At any rate, I thought a few of you might have missed out and I wanted to do you a solid. While you can certainly mosey on over to the WriteOnCon website and look through all three days worth of awesome content at your leisure (they keep it all on the site), there's a ton of stuff to go through. So much, in fact, that it might take you three whole days to see/read it all.
Like all conferences, I found there to be many useful sessions, but also a few (very few) that were less useful. As such I've decided to pass on my 5 favorites to ease your already taxed schedule. Keep in mind that these are just my favorites (I've been through everything at the Con). There are dozens of great things I've not mentioned, so I'd recommend checking it out for yourself because, as they say, your mileage may vary.
5. PICK UP THE PACE - Author Tara Hudson offers up some straightforward tips and thoughts on story pacing. She also discusses her revision process, which I found very informative as well.
WHY YOU SHOULD READ IT: Tara is from my home state of Oklahoma. WINNING! Seriously, if you've ever needed a pointblank overview and understanding of what pacing is and why it works/doesn't, this is it.
QUOTE OF NOTE: "A compelling story, relatable characters, and a bewitching voice definitely don’t hurt a book. But the thing that will make your reader say “one more chapter” at 2 a.m. is pacing. It is your novel’s balance of description and dialogue, of back story and back-breaking action"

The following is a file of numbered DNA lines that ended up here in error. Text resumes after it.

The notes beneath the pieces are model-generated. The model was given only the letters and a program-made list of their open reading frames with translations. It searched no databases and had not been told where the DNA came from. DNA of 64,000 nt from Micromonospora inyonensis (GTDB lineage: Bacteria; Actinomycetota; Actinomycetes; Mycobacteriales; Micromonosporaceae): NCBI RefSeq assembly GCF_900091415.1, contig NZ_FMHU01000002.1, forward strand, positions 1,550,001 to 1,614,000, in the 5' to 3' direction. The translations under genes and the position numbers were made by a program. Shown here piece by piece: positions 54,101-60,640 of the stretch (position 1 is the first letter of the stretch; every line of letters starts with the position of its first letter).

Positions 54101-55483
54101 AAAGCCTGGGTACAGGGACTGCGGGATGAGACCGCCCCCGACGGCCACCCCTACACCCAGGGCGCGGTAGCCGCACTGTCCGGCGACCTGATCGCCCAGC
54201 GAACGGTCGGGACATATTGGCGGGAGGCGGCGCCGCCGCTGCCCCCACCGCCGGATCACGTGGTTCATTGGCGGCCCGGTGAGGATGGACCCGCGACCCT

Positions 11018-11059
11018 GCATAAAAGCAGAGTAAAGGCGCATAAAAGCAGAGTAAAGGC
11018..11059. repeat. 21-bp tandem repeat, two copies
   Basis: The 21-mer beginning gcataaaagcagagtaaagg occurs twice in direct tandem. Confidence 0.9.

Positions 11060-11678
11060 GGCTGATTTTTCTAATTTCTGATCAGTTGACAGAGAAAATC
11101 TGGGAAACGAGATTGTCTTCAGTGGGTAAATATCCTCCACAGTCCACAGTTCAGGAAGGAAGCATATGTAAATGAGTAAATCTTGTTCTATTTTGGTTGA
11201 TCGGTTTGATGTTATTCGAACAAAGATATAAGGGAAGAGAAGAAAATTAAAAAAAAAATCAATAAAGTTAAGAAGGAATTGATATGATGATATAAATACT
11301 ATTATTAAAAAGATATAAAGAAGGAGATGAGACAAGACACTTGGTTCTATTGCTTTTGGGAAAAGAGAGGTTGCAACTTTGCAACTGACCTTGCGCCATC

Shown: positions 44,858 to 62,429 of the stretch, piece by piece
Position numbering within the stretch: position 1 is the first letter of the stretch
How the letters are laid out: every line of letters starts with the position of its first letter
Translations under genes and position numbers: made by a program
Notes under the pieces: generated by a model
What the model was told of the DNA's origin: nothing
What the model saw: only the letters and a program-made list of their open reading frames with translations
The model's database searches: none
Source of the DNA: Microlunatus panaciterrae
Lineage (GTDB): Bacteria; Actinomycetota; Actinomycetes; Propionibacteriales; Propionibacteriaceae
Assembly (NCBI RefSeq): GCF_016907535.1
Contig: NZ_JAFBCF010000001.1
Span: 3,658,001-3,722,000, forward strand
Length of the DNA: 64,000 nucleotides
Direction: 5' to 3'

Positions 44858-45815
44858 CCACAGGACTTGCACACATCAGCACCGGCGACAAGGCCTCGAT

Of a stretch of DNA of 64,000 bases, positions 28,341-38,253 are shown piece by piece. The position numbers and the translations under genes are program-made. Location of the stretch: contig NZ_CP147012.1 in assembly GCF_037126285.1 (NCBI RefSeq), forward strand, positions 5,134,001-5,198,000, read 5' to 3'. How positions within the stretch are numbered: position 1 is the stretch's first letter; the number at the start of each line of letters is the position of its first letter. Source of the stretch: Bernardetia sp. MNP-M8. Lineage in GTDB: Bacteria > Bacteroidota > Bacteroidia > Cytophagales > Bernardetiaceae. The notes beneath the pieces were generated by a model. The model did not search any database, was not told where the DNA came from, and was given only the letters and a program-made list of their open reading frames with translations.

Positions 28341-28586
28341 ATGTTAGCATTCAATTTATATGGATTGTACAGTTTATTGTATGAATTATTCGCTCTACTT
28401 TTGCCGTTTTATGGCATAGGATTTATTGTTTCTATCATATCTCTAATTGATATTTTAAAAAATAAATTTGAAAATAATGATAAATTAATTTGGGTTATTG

4. SPEAKING OF REVISION: Author Carrie Ryan explains why revision is your friend.
WHY YOU SHOULD READ IT: Carrie is very convincing when she says she was someone who originally hated doing revisions. If you've been in that boat, or if you're looking for a new way of getting it done, Carrie's got you covered.
QUOTE OF NOTE: "--some of the scenes I’d detested while drafting actually came out better than I expected and this taught me to push through the hard writing days because either (a) the writing isn’t as bad as you think or (b) you can fix it later."
3. TRADITIONAL VS SELF-PUBLISHING - AN AGENT'S TAKE: In a live chat, literary agent Sara Megibow weighs the pro/con of going it alone electronically or shacking up with a paper publisher. The link will take you to an area where you 'replay' the chat and read all of the comments.
WHY YOU SHOULD READ IT: This is a very touchy topic among writers, publishing business folks, agents, etc. and you just don't find many people willing to discuss it any kind of open way. Sara not only discusses it, but offers up some candid and balanced thoughts I think you'll want to read.
QUOTE OF NOTE: "I look at it as traditioanl publishing and self publishing are two different chains of distribution. A really, "2011" marketing plan would (for me as an agent at least) be to do both."
2. YOU CAN'T QUIT WRITING. EVER: Author Beth Revis illustrates why you have to continue to write even when you feel like you've given it your best shot.
WHY YOU SHOULD WATCH: She is a NYT bestselling debut author, and her level of sticktuitiveness is going to inspire you.
QUOTE OF NOTE: (When showing off a BIG stack of printed manuscripts.) "Here's the thing: I treated every single book like it was the one." Not one of them is published.
1. POWERFUL MEMORIES: Author/illustrator Alan Silberberg shares a very personal experience and explains how it help to fuel his creativity.
WHY YOU SHOULD READ IT: It'll remind you why it's so much more than writing or drawing or painting. It'll remind you of why we call it art.
QUOTE OF NOTE: " What happened really hit me for a loop because I started to doodle a memory about my father. I remembered how different he’d become after my mom died. I thought about how (the main character) Milo would also sense that difference and would be suffering from the loss of not one, but two parents."
I leave you with Uncle Rico. "WRITE ON, MAN. WRITE ON" Have a great weekend!